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  • #THECATKITCHEN RECIPES: VEGAN GYOZAS


    My neighbourhood wet market sells organic beetroots.
    Hence, I try to juice beetroot regularly.
    It’s something I’ve kept to since turning vegan five years ago.
    After juicing, we get this fine, grated texture of beetroot.
    I usually juice beetroot with carrots, ginger and granny smiths.
    I hate to waste anything, especially the good stuffs.
    Along the way, i’ve learnt to use the pulp for a variety of recipes.
    Cookies, breads, granolas, soups, salads, and gyozas…
    Yes. GYOZAS.

    When it comes to gyozas, I’m the Queen.
    I’ve always been a fan of gyozas and sure can live on gyozas only!
    Sadly, I never found convincing vegetarian or pescatarian versions, let alone vegan ones.
    Most gyozas are made with minced pork.
    While the vegetarian ones are made with chopped shitakes, carrots and celery.
    YUCKS, I HATE CELERY. I would literally convulse when I taste celery.
    Honestly, I do find most vegetarian dumplings too chunky and less digestible.
    They lack that fine juicy minced pork texture.
    Often, vegetarians or vegans are considered second class citizens at most restaurants.
    Which explains why world famous vegan gyozas don't exactly exist in our world. 
    So by accident, I created my own version of vegan gyozas with whatever I had in the fridge.
    A pack of dumpling skins and beetroot pulp mixed with ginger. 
    I staunchly get the skins from Meidi-ya supermarket, the brand is called Ryushobo. 
    Of course, you should always make your own dumplings skins if you can.
    Coincidentally, I ran out of cilantro and replaced them with chopped basil which are always
    readily available from my massive herb pot.
    And I thought basil and beetroot made for a killer combination!
    The earthiness of the beetroot and freshness from the basil along with the distinct tart taste
    of a vinegar dip make these truly original vegan gyozas.
    Halfway eating them and realizing the similarities of how the ingredients tasted like
    a roasted beetroot with balsamico, garnished with basil leaves... 
    Anyhow, it was a strangely detoxifying dish, have a go at it and tell me what you think! X

    #THECATKITCHENRECIPES: VEGAN GYOZAS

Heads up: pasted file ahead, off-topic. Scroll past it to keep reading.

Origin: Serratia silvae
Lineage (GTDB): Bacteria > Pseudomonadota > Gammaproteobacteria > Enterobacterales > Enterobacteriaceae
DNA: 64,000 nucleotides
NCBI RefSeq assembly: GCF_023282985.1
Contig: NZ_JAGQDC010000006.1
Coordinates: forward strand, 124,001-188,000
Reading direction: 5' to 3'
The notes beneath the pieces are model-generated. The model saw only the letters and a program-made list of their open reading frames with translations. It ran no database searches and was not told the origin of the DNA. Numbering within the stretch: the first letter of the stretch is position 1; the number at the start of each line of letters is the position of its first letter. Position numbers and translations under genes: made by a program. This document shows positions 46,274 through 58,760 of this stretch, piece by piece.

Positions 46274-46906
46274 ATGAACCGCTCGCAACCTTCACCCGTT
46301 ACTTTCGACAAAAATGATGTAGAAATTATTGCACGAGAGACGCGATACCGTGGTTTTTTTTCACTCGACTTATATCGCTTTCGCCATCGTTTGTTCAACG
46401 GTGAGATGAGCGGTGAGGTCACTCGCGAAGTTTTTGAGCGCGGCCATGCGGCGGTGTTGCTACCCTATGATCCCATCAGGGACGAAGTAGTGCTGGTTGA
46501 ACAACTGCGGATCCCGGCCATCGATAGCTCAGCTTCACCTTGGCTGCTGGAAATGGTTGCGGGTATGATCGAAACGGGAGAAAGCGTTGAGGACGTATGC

Serves 4 as a side dish
    INGREDIENTS

    FOR THE FILLINGS

    • 3 cups fine beetroot pulp
    • ¼ cup fine ginger pulp
    • 3 tbs non gmo organic toasted sesame oil
    • ½ tsp white pepper
    • ½ tsp pink himalayan salt


    FOR THE DUMPLINGS

    • ¼ cup chopped basil leaves
    • 15 to 20 round dumpling wrappers
    • brown rice vinegar for dipping
    • ¼ cup of sake
    • ½  cup of water
    • 1 tbs first cold-pressed olive oi

    METHOD

    1. Add beetroot, ginger, sesame oil, pepper, salt in a bowl and mix well. 
    2. Spoon up to a full teaspoon of filling into each dumpling wrapper. 
    3. Use your fingers to dab a bit of water around the edges of each wrapper. Fold the wrappers in half, over the filling, and pinch the edges and create pleats starting from one end to the other.
    4. Prepare a large skillet and heat up the olive oil.
    5. Start assembling the gyozas into a circle, wings [pleated side] up. Once they turn golden brown on the bottom, add sake and water. Cover with a lid immediately and steam for 3-5 mins.
    6. Serve with vinegar for dipping and garnish with chopped basil.

    NOTES
    Make extra filling and keep them in a sealed container, they can last a few days for more gyozas! 
    Add white fish or shrimps to them if you love a bit of seafood.

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  • Comments on this post (2 comments)

    • Walter says...

      Thanks for the list. I’m vegan and I love your site. The sweet and sour eggplant is one of my fav reipces. And I’ve found it easy to adapt a lot of your reipces. I make shakshuka without eggs and just throw in some chickpeas. It’s delicious.

      On April 07, 2015

    • Amey says...

      The entire flimay went vegan last May. After we watched Forks over Knives how could we not. We had shifted to all organic and non GMO a year earlier. It for health reasons but it sure helps keeping a kosher kitchen and I don’t have to worry about timing either. Now, what to do with all these blue and red items? lol

      On April 03, 2015

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